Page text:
CM . . .
. Volume XI Number 8 . . . . December 10, 2004
As Ulmer points out in the book's opening pages, "The Gift of the Inuksuk is not an Inuit legend." However, the story Ulmer creates is his explanation of how the Inuksuit (the plural of Inuksuk) might have come into being. In lieu of the "once upon a time" opening, Ulmer commences with "Many lives ago" as he introduces his central character, a little Inuit girl. She was called Ukaliq (which means Arctic hare) by her father because of her being small, inquisitive and always running about. While Ukaliq learned various skills from her mother, she also became aware of the relationship between the people, the land and the various animals which provided food, clothing and shelter. Wherever Ukaliq was, she would wrest stones from the ground and would pile them into stone friends or what we now call Inuksuit. At this point in the story, the stone piles had no real functional purpose; however, that situation was to change when Ukaliq's fathers and brothers embarked on the annual hunt of the migrating caribou. During their absence, a great snow storm arose, and Ukaliq worried that the older male family members might not be able to find their way home. With the assistance of her younger siblings, Ukaliq disassembled the Inuksuit and then reassembled them:
Ukaliq and her bother and sisters shifted one stone man only as far as could be seen through the snow from another. Ukaliq showed the children how to put sticks inside the figures to create arms to point toward home.
Ukaliq's idea is successful, and the next day, not only do her father and brothers return, but the migrating caribou also follow the Inuksuit and play their role in the cycle of life. The Inuksuk, which means "in the image of man," then spread across the North and found other practical uses, uses which persist even today.
Ulmer's story is somewhat even, and Ukaliq's rationale for initially creating the Inuksuit remains unclear. As well, the transition from Ukaliq's creating her stone friends and the adult male family members going off to hunt is most abrupt. Young listeners/readers will wonder, if not ask, where Ukaliq's mother is during the storm as she is neither seen nor mentioned.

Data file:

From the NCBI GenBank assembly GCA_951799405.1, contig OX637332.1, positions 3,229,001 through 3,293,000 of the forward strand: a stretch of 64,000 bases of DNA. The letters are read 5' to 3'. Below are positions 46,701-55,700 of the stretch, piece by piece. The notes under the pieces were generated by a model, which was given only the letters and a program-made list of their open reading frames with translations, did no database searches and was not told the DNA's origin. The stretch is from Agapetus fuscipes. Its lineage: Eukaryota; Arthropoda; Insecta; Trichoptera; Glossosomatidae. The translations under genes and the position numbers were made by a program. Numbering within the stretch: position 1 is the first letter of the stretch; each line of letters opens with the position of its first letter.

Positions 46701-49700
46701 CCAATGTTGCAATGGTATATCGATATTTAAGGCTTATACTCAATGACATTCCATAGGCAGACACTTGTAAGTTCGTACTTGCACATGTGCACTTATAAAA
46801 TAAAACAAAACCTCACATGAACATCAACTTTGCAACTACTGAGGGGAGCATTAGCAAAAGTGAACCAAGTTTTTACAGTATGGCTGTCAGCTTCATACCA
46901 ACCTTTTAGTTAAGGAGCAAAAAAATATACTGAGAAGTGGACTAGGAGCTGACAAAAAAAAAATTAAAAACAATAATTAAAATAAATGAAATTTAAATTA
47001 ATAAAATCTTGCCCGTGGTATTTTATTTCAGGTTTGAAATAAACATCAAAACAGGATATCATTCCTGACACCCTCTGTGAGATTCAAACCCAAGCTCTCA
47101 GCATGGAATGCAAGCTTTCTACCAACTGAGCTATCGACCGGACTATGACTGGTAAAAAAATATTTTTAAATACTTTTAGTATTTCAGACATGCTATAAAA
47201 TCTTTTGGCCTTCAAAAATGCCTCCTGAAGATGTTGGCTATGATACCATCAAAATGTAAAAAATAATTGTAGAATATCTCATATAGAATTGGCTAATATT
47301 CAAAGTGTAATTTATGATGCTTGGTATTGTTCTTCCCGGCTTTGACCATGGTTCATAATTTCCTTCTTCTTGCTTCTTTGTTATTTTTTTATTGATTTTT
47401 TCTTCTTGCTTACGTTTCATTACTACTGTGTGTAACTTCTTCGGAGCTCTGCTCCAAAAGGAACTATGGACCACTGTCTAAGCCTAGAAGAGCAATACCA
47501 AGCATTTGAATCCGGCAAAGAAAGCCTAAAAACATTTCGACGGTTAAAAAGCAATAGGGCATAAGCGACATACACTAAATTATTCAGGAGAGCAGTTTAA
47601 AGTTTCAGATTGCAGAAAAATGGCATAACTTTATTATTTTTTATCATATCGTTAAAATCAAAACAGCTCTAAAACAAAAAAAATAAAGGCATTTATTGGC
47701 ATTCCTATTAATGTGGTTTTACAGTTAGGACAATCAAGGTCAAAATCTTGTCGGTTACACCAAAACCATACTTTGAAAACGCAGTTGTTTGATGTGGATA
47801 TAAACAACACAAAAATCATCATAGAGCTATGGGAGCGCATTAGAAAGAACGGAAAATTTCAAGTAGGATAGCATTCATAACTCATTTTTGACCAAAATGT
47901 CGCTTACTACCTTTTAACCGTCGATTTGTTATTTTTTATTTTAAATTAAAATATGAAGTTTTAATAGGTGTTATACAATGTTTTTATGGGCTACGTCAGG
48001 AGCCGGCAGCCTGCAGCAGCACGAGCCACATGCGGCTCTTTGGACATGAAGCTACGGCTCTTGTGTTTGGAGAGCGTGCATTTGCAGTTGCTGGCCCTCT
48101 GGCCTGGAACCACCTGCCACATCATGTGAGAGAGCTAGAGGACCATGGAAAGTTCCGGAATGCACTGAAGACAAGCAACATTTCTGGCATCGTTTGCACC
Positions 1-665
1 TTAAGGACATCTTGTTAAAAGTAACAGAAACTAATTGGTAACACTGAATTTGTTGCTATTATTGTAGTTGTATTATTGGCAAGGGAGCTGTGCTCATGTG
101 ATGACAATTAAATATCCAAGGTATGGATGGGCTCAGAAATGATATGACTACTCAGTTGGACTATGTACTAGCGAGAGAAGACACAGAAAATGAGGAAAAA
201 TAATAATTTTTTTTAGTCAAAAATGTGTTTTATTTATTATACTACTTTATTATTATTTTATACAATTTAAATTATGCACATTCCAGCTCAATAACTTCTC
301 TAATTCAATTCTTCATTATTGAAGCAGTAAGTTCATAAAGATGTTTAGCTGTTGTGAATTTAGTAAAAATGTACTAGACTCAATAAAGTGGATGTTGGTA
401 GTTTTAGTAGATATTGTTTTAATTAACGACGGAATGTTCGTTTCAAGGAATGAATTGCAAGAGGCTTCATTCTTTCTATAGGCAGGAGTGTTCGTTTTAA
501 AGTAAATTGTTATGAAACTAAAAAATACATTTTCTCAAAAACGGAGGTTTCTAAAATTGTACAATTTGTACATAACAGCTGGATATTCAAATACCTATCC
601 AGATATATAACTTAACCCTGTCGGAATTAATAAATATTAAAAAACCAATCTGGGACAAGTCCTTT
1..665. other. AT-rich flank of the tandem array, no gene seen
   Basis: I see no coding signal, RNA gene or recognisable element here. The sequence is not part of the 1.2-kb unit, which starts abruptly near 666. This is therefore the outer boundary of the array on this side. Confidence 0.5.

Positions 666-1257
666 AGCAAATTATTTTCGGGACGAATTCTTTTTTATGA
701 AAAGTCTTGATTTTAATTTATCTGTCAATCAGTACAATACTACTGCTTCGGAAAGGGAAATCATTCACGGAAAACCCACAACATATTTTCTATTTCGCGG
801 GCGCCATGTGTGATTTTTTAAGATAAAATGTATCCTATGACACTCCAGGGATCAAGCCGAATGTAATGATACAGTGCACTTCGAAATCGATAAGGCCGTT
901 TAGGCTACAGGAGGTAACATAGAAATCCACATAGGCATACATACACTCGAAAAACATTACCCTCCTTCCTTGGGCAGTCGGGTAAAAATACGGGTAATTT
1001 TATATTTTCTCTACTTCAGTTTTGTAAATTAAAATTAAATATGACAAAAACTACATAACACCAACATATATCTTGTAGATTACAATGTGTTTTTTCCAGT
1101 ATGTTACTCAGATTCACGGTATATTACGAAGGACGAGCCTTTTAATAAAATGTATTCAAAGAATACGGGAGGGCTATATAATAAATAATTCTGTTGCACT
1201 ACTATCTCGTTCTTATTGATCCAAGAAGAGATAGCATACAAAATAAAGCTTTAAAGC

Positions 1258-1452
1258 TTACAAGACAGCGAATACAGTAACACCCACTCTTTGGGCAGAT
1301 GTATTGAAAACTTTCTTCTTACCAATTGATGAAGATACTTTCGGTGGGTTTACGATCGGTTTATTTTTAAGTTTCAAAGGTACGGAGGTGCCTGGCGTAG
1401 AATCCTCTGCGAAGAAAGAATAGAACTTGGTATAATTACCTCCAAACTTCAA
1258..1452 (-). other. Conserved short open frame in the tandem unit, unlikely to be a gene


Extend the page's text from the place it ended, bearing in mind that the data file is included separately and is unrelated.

Rose's illustrations, rendered in oils, are a combination of double page spreads and full pages, the latter each facing a page of text which also incorporates a smaller illustration. Rose has effectively captured the stark terrain of Canada's far north, especially in winter, but she also reveals its brief summer splendor. She is particularly good at capturing the varying colours of the northern sky. However, some children who are concerned with accuracy might question Rose's rendering of a teepee-like tent as the family's dwelling as none of her illustrations have indicated the presence of trees which would be necessary to provide the structure's framing poles.
Nonetheless, The Gift of the Inuksuk is worthy of purchase by school and public libraries. The storyline does transmit the values of the Inuit who recognized the connectedness of their lives to the land and resources around them, and Rose's realistically rendered illustrations reinforce the text.
Dave Jenkinson teaches courses in children's and adolescent literature at the Faculty of Education, the University of Manitoba.
on this title or this review, send mail to firstname.lastname@example.org.
Copyright © the Manitoba Library Association. Reproduction for personal
use is permitted only if this copyright notice is maintained. Any
other reproduction is prohibited without permission.
Copyright © the Manitoba Library Association. Reproduction for personal use is permitted only if this copyright notice is maintained. Any other reproduction is prohibited without permission.